Syphilis and HIV in Windsor-Essex County
Syphilis and HIV are sexually transmitted and blood-borne infections (STBBIs) of public health significance. Although they are largely preventable, data for these infections in Windsor and Essex County (WEC) is showing cause for concern. Syphilis cases are steadily increasing at a significantly higher rate when compared to Ontario incidence rate. Between 2017 and 2019, there was a 134% increase in syphilis infection rate in WEC, compared to a 25.6% increase in Ontario. There has also been a recent increase in local HIV cases. From January 1st to March 31st, 2021, there were 9 cases of HIV reported in WEC. In comparison, there was an average of 4.6 cases in the first quarter of the previous 5 years, with a range of 2 to 7 cases.
The majority of syphilis and HIV cases have been found in men, although women are also at risk. Between 2010 and 2019, men comprised 81% of syphilis cases in WEC, and all cases of HIV in the first quarter of 2021 were men. Syphilis can also increase the risk of HIV infection. One-third of the HIV cases diagnosed in the first quarter were found to be co-infected with syphilis. Individuals at highest risk for syphilis and HIV infection share the same common risk factors. These factors include: engaging in unprotected sex (vaginal, anal, and oral), men having sex with men, and having sex with anonymous/multiple partners. Among the recent HIV cases, 78% reported having anonymous sex. This increasing trend of engaging in sex with anonymous partners found on the internet has created challenges in being able to notify contacts of exposure.
The Infectious Disease Prevention department is developing a sexual health strategy to address the increased prevalence of syphilis and HIV in WEC. One key part of this strategy was the creation of a Sexual Health Advisory Committee to increase stakeholder collaboration. Membership includes representatives from community partners such as the HIV Care Clinic, the Windsor-Essex Community Health Centre, Pozitive Pathways, as well as WECHU nurses who specialize in sexual health. A survey was recently conducted with the committee to identify factors that have contributed to the increased syphilis rates. Survey findings highlighted a significant lack of knowledge and awareness of syphilis among the general population and local health care providers. Specific barriers to testing, treatment, and safe sex practices were also identified. The data collected from the advisory committee, along with data previously collected from Clinical Services clients, is being used to further direct the sexual health strategy.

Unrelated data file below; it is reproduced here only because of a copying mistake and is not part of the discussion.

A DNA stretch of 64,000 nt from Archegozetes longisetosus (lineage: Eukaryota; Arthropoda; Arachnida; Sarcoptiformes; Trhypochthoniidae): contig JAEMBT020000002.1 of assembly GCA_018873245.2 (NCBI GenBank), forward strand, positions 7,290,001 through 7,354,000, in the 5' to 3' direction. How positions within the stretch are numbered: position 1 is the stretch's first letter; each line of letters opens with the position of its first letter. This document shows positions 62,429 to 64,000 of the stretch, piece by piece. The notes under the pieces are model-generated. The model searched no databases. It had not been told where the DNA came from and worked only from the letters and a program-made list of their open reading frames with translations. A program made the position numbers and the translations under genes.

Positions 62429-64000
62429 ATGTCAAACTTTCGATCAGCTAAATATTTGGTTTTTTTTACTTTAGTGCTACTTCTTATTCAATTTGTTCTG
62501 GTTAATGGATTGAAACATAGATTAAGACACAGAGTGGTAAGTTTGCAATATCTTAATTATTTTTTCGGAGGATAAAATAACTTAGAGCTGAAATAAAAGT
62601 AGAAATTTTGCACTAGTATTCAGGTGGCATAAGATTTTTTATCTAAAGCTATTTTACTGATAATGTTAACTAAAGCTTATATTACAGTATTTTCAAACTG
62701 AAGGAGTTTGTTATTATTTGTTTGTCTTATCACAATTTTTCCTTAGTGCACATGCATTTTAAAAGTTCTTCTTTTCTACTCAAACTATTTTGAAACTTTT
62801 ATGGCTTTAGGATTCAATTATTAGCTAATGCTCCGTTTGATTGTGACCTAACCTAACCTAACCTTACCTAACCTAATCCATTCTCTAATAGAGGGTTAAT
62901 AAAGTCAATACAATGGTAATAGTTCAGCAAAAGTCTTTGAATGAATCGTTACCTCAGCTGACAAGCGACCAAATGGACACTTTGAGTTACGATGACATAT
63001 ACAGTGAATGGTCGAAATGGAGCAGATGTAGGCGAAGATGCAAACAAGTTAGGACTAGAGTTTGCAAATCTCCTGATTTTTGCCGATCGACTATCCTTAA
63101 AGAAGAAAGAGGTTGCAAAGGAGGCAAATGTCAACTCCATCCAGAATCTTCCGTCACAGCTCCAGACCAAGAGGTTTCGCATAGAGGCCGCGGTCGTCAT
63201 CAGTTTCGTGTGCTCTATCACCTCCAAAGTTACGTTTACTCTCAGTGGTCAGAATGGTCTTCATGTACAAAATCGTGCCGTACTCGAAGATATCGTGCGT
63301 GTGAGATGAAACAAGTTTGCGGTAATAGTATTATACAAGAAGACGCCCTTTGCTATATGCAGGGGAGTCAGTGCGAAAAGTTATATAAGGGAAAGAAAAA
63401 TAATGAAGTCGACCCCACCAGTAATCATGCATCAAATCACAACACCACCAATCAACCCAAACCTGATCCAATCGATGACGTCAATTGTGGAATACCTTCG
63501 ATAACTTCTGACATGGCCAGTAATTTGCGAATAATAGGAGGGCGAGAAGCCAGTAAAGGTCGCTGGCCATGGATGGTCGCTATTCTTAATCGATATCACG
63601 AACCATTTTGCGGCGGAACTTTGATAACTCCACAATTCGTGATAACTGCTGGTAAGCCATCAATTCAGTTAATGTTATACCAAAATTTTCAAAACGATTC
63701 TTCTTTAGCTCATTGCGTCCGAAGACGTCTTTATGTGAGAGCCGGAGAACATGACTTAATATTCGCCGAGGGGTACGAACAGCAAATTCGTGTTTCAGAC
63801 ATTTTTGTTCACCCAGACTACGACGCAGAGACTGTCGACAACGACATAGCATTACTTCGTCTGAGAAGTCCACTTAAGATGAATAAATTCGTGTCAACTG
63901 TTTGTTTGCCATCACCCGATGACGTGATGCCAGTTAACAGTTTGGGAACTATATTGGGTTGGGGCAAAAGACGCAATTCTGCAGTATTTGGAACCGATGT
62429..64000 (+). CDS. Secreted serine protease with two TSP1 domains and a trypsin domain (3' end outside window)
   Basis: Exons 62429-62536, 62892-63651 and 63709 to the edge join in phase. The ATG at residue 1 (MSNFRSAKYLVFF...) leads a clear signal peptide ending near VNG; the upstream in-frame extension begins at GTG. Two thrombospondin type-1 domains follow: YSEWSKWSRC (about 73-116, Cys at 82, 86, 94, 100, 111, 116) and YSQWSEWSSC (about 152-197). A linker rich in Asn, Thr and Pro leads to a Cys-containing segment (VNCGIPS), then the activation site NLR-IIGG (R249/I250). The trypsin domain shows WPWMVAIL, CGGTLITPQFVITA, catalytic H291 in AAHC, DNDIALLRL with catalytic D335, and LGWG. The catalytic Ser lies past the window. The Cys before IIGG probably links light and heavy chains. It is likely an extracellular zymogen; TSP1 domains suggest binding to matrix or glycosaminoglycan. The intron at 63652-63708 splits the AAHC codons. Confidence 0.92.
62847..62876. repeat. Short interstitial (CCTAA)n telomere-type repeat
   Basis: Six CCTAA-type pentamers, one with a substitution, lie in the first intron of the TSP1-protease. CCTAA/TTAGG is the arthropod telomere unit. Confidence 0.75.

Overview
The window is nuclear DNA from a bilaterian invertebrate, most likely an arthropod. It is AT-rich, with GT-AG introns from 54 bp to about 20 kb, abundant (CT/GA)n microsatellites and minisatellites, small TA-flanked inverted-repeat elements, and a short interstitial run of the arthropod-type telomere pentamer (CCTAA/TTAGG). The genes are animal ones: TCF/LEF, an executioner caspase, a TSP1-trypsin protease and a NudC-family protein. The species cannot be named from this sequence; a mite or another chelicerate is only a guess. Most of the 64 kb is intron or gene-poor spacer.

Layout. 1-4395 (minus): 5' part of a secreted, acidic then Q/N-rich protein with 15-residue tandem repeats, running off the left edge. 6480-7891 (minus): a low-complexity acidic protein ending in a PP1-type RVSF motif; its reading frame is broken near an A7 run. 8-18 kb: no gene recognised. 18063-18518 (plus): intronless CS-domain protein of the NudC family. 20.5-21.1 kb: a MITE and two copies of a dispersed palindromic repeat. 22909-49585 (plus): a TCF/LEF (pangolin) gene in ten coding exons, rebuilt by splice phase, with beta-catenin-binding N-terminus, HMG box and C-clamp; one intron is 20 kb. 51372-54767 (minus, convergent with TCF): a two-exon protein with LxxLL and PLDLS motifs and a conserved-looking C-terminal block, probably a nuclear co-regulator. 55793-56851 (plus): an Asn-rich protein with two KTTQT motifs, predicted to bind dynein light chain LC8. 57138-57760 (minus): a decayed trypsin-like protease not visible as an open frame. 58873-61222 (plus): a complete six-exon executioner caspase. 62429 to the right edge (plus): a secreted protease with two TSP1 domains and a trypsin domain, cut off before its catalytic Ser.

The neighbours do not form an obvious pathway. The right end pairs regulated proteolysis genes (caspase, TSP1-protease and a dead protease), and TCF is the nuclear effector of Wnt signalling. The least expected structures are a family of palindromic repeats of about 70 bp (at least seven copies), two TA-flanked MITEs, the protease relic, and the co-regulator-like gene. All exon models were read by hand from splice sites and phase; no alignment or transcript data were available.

Moreover, interventions to increase public awareness are currently in progress. Strategic planning for a social media campaign is underway, and social media posts will soon be shared on the WECHU’s Facebook, Instagram, and Twitter accounts in order to engage our community. The media campaign will focus on increasing knowledge and awareness regarding risk factors and infection prevention, as well as increasing testing and treatment. The WECHU will also be collaborating with Pozitive Pathways in an upcoming podcast and various webinars to target high-risk individuals. Targeted advertisements for high-risk populations will also be placed on Grindr, an online dating site for men who have sex with men. Furthermore, the Windsor-Essex Pride Fest is held in August and initiatives are underway to actively participate in the community event.
Currently, all syphilis cases are referred to the WECHU for treatment and follow-up. The Clinical Services Nurse Practitioner will also be providing educational sessions for the testing, treatment, and follow-up of syphilis to key health care providers in the community in an effort to build capacity. Additional strategies to support health care providers and increase capacity in sexual health services are continuing to be explored.